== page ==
The use of mind-altering mushrooms has pervaded human society since long prior to the birth of civilization approximately 6000 years ago, and potentially even multiple hundreds of thousands of years into antiquity. The earliest concrete evidence consists of rock etched murals depicting mushroom iconography found in Northern Australia, where archaeologists and geologists suggest that the psychedelic-themed illustrations date back to 10,000 B.C.E. While there is no hard evidence supporting earlier use, it’s logical to assume humans have consumed psychoactive fungi since homo sapiens became evolutionarily distinct.Although it would be impossible to determine exactly when and where it first began, there is evidence in the form of stone paintings that Saharan aboriginal tribes of North Africa might have been using mushrooms from around 9000 BC. Similarly, rock paintings in Spain created about 6000 years ago suggest that the mushroom Psilocybe hispanica was used during certain religious rituals near Villar del Humo.
It has been repeatedly documented that tribal societies across the globe revere psychedelic mushrooms and have used them in spiritual and therapeutic contexts for millennia.
Various indigenous Central American artwork indicate that they thought these mushrooms were a means of communicating with the gods, while their nomenclature gives even more evidence of this. The Nahuatl language used by the Maya and Aztec peoples named these mushrooms Teonanácatl, which literally translates to “flesh of the gods.” Many religious myths of the Aztecs, Maya, and Toltecs are rife with mention of mushrooms, even stating that they were given to distant ancestors by the serpent god Quetzocoatl, who was worshipped as the creator of life by all of these cultures.
Indigenous tribes in Siberia also ritualized a hallucinogenic mushroom, the same red and white spotted Amanita Muscaria that reindeer commonly consume. These cultures were and still are known to collect and drink the psychoactive urine of these reindeer. This mushroom produces effects markedly different from those of the Psilocybe genus, and unlike Mesoamerican use of Psilocybe for solely divinatory purposes, Musciaria also had practical applications. Siberians utilized the altered state of consciousness evoked by the Amanita to exceed “normal” physical capacity, and endure inhospitable temperatures through the disassociative effects of muscimol (the active compound in Amanita Muscaria mushrooms).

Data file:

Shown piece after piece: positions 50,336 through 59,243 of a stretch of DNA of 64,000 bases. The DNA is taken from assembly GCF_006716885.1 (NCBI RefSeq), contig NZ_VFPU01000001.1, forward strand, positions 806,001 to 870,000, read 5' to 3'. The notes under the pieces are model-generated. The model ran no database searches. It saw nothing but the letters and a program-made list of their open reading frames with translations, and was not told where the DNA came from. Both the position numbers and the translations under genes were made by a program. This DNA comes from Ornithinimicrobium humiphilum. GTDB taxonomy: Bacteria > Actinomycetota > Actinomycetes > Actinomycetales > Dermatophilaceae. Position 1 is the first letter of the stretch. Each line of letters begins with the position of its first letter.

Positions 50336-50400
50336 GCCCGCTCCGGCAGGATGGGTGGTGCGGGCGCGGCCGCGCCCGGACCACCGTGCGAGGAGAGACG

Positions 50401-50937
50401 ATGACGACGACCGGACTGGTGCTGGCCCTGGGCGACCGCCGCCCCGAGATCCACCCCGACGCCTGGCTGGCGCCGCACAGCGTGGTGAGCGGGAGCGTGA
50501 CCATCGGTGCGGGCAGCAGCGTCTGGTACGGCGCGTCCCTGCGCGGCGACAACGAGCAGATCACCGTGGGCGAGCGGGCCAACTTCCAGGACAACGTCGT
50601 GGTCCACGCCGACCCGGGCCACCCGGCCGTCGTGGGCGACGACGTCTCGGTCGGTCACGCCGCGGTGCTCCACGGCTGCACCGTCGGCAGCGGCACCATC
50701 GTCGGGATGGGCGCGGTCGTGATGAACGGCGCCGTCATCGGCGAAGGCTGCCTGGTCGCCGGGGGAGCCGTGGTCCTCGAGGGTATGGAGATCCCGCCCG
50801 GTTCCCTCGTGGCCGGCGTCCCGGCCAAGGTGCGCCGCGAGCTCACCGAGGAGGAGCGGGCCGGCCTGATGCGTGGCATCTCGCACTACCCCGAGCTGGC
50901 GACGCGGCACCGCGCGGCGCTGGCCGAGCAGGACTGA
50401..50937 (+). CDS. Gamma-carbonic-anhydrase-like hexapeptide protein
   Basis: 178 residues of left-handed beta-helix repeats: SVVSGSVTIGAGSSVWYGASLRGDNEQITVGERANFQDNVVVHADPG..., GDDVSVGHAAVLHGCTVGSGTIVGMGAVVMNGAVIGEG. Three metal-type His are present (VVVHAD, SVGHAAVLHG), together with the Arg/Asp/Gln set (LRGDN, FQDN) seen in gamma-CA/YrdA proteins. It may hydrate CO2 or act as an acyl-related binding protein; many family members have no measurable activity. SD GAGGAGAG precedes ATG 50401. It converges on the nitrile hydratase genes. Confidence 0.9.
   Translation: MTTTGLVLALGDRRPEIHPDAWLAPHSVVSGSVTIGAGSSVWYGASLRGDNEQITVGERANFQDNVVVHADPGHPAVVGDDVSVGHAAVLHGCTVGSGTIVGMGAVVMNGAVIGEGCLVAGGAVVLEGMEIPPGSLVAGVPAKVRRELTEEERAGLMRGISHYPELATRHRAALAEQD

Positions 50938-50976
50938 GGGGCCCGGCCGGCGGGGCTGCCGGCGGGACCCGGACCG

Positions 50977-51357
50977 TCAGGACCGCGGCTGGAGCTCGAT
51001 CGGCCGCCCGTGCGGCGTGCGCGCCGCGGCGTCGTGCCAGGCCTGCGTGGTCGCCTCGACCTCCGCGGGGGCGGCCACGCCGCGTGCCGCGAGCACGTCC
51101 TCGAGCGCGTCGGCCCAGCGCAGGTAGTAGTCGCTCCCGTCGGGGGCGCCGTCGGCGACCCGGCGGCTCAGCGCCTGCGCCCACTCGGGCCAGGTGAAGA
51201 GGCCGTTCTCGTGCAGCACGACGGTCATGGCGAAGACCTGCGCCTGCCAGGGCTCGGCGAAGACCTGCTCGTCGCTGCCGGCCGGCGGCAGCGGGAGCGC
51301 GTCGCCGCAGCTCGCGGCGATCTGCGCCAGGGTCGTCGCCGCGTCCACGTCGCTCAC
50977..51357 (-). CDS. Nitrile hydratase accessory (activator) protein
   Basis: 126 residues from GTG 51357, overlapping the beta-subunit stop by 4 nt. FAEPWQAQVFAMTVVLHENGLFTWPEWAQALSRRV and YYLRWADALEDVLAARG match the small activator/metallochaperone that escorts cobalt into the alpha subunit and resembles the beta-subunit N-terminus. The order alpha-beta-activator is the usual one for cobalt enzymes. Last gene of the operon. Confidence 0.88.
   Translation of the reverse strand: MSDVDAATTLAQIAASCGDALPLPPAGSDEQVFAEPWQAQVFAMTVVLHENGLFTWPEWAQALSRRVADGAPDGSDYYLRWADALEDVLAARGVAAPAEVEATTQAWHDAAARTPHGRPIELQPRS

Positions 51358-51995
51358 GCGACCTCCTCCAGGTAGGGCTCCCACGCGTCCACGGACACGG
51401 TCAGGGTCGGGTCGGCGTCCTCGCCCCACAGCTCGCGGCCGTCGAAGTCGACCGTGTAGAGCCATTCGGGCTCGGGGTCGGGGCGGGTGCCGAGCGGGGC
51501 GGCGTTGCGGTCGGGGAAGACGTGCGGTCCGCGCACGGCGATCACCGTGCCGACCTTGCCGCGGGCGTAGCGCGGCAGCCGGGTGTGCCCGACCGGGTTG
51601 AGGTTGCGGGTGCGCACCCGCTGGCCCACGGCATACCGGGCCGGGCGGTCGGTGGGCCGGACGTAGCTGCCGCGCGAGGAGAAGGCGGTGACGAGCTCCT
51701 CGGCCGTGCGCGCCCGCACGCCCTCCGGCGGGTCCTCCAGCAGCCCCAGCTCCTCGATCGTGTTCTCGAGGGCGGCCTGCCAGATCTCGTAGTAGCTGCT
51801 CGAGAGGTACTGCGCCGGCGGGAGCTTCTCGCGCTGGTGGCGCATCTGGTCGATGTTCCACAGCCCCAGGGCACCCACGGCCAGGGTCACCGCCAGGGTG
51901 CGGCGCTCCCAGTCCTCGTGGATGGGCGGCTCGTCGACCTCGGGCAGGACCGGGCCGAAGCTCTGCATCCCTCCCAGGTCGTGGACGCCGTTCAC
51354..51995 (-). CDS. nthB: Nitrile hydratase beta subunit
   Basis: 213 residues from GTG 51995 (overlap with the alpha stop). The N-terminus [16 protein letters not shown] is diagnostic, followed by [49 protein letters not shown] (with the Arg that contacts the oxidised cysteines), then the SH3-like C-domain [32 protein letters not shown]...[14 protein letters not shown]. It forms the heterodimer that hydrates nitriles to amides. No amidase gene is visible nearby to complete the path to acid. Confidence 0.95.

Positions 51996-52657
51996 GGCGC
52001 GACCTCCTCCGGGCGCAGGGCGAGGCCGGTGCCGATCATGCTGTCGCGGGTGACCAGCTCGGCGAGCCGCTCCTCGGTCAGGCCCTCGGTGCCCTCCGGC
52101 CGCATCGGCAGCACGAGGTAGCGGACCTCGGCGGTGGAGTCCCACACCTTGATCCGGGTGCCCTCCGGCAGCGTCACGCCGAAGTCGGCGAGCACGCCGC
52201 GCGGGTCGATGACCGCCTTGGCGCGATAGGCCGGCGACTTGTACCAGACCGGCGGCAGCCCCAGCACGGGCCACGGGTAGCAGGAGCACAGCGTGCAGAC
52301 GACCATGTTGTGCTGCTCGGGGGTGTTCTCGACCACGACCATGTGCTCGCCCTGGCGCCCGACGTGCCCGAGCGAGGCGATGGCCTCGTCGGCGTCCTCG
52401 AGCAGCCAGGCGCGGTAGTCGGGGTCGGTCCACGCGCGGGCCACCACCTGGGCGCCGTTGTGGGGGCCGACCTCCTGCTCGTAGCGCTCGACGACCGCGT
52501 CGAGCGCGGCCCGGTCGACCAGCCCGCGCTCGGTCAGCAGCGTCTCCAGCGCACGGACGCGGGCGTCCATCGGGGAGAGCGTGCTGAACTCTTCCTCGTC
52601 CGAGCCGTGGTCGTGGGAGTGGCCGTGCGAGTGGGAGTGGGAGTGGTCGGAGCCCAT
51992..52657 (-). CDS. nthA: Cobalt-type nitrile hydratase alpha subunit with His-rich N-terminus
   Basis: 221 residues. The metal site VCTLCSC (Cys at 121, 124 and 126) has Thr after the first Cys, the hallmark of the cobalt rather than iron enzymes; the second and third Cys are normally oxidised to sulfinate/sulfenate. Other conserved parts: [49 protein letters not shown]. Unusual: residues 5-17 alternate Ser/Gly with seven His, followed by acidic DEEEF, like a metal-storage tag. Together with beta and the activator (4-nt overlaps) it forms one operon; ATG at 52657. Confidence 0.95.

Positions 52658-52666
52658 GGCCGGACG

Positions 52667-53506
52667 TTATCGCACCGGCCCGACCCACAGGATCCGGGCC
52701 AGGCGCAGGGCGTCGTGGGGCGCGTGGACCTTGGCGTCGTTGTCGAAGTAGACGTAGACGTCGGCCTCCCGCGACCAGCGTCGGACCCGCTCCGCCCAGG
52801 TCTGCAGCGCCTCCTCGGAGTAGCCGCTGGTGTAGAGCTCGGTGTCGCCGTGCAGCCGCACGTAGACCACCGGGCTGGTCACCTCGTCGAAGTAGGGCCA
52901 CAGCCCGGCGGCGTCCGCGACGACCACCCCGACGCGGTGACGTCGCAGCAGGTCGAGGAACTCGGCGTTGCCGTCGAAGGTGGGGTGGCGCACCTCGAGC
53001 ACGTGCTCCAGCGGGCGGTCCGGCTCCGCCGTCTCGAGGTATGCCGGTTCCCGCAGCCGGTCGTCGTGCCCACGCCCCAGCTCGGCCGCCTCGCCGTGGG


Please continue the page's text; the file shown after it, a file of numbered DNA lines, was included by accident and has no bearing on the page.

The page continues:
In Ancient Greece, cults worshipping the goddess Demeter held ritual ceremonies involving the use of a psychoactive brew that possibly contained Ergot fungus (what LSD is derived from), Psilocybe mushrooms, and Amanita Muscaria mushrooms—which undoubtedly made for an intensely powerful experience. These ceremonies, colloquially known as “The Eleusinian Mysteries,” were shrouded in secrecy, at the time bearing the death penalty for exposing knowledge gained during the rituals. This severe penalty made the ceremonies somewhat exclusive, often attended by members of the upper-class and preeminent scholars, artists and philosophers like Plato, Homer, and Aristotle.
The Egyptians, similar to Mesoamerican societies, created numerous forms of artwork depicting mushrooms, and had vernacular terms for the psychoactive varieties translating to “sons of the gods” or “food of the gods.” They believed that, since mushrooms do not sprout from a seed, they were placed on earth by the god Osiris; therefore their consumption was limited to the priesthood and upper classes (who were also thought to be descended from the gods). It has even been theorized that ancient Egyptians cultivated these mushrooms on barley grain, showing how culturally and spiritually significant their use was.
It wasn’t till the late 1950s that the Western civilized world got introduced to psilocybin. R. Gordon Wasson and Roger Heim, with help from Albert Hofmann, managed to extract and identify the two hallucinogenic Ingredients (psilocybin and psilocin) found inside the mushrooms, which they had collected from the Mazatec tribe while on an expedition in Mexico. The term “magic mushrooms” was introduced in the Life Magazine exposé entitled “Seeking the Magic Mushroom.” The piece was written by R. Gordon Wasson, who in 1955, along with his wife Valeria, became among the first “westerners” allowed to participate in an indigenous mushroom ceremony, guided by the famous shaman Maria Sabina. Their experience took place in the small village of Huautla de Jiménez in Oaxaca Mexico. Magic mushrooms are among the oldest Hallucinogens that human beings have ever used, and what is most amazing is that they remain actively in use even today.